How to address parents’ concerns about MRI contrast agent safety
Hansel J.Otero, M.D., FAAP and AashimBhatia, M.D., M.S., FAAP
Focus on Subspecialties
Gadolinium-based contrast agents (GBCAs) are used in about half of all MRI studies
in children to increase the visualization of normal structures as well as to help
in the diagnosis of pathologies, such as tumors and infection (see figure 1). However,
certain risks exist, and public awareness and parental concern about possible adverse
events related to their use have increased.
Non-dose-related allergic-type reactions occur in about five per 10,000 patients.
Other mild and infrequent adverse reactions include headache, dizziness, nausea and
vomiting. However rare, the occurrence of adverse events makes it mandatory to administer
GBCAs to children only in facilities equipped to manage such reactions and with physicians
The safety of GBCAs became a topic of discussion after research showed the accumulation
of gadolinium in the brain, which was shown to be dose-dependent and cumulative. A
2014 article revealed the initial findings of deposition of GBCAs in the brain (Kanda
T, et al. Radiology. 2014;270:834-841) (see figure 2). Since then, multiple studies have been published
expanding on this phenomenon.
While no known side effects of this gadolinium deposition exist, the Food and Drug
Administration issued a warning in 2015 encouraging patients, families and physicians
to report any symptom that might be related to contrast agents. Since then, we have
learned that not all contrast agents share the same safety profile.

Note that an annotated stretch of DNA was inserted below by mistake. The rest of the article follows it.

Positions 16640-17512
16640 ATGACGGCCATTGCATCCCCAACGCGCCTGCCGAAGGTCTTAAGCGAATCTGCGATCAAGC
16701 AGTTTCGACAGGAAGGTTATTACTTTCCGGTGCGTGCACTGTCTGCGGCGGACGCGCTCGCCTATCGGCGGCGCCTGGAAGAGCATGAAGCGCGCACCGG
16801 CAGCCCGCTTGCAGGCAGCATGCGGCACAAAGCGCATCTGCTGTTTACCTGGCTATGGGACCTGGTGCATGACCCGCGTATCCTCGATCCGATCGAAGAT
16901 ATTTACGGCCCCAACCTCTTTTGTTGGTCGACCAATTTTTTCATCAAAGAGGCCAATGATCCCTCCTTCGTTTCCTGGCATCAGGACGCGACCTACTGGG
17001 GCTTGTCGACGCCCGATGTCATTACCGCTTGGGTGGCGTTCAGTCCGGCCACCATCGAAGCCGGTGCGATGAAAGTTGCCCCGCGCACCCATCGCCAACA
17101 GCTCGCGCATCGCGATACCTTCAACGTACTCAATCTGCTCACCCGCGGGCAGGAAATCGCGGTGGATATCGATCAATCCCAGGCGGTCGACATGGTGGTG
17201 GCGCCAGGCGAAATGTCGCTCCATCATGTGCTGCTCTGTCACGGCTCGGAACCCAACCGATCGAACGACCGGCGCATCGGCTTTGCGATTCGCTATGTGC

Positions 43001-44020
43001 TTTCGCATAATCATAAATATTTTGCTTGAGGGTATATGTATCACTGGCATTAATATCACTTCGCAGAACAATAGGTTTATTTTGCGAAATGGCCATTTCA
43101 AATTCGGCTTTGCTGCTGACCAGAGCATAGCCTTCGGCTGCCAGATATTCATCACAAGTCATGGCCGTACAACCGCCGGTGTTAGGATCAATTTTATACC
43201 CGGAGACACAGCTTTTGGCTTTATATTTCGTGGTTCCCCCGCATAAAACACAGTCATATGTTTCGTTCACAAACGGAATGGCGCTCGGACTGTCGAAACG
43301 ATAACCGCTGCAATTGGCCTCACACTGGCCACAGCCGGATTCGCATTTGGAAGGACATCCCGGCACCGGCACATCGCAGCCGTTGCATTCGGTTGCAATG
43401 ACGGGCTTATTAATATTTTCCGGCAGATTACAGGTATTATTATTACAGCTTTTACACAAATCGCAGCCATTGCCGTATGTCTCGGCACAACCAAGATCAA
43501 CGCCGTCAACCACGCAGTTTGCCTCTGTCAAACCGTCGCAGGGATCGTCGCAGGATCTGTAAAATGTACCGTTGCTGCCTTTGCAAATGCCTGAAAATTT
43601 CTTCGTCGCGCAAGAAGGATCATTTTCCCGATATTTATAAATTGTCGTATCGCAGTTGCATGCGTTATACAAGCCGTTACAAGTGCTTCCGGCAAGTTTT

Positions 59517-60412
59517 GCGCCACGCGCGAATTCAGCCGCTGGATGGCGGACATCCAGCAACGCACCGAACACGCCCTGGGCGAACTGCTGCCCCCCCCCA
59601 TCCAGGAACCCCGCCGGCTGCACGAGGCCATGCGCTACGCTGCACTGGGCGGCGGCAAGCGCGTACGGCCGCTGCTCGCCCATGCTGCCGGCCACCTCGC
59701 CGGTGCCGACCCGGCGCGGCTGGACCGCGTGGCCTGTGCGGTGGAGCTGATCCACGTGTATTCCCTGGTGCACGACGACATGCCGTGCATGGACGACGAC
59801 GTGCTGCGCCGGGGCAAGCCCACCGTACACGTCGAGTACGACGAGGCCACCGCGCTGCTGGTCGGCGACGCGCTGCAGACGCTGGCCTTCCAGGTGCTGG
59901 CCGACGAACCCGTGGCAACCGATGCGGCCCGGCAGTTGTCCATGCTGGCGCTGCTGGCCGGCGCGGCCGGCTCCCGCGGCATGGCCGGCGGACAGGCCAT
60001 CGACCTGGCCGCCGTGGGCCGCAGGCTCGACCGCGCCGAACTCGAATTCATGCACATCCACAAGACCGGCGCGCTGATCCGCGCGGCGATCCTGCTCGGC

GBCAs are categorized as linear or macrocyclic based on the molecular structure of
the gadolinium chelates that stabilize the molecule and avoid interaction with body
tissues. The current consensus is that linear GBCAs are more likely to deposit within
the brain and other organs than macrocyclic GBCAs, making macrocyclic safer (although
not absolutely safe).
How do we respond to safety concerns?
First, administer gadolinium for MRI exams judiciously and only when necessary. Weigh
potential risks against the benefits, and tailor every patient’s exam accordingly.
For example, recent trends show a decrease in the administration of GBCAs for first-time
headache and seizure patients. Similar initiatives are underway to decrease the use
of contrast in patients expected to need lifelong follow-up such as those with neurofibromatosis
and inflammatory bowel disease.
A 2017 study found that 94% of all pediatric MRI studies are always protocoled by
a pediatric radiologist and that GBCAs are administered judiciously, in agreement
with evidence- and expert-based recommendations (Blumfield E, et al. Pediatr Radiol. 2017;47:665-673).
Second, when contrast is needed, radiology practices should routinely administer the
safest agents and brands available.
A study using data collected at the beginning of 2016 found that 80% of pediatric
hospitals used macrocyclic agents, and 58% had made the switch in 2015-’16 (Mithal
LB, et al. Pediatr Radiol. 2017;47:657-664).
Before gadolinium brain deposition was described, the most feared adverse event related
to GBCA administration was nephrogenic systemic fibrosis (NSF), a scleroderma-like
disease affecting the skin and internal organs and causing progressive fibrosis and
lethal outcomes. However, NSF has been reported in only 23 children, all with pre-existing
chronic kidney disease. Moreover, no cases have been reported since 2012, as it is
avoidable by screening patients at risk of chronic kidney disease and avoiding contrast
in those with estimated glomerular filtration rates under 60 milliliters/minute. Similar
to brain deposition, the safety profile of macrocyclic agents is better and the newest
generation of GBCAs has not been associated with any cases of NSF.
In summary, pediatricians can offer reassurance to parents regarding the judicious
use of gadolinium contrast agents in children and the existence of safer macrocyclic
agents. Pediatricians also should ensure that the imaging facility they recommend
to parents is prepared to manage allergic-type reactions in children.
Finally, as the evidence evolves, families and providers can contact their local radiologist
to address concerns.
Dr. Otero is a member of the AAP Section on Radiology Executive Committee. Dr. Bhatia
is a section member.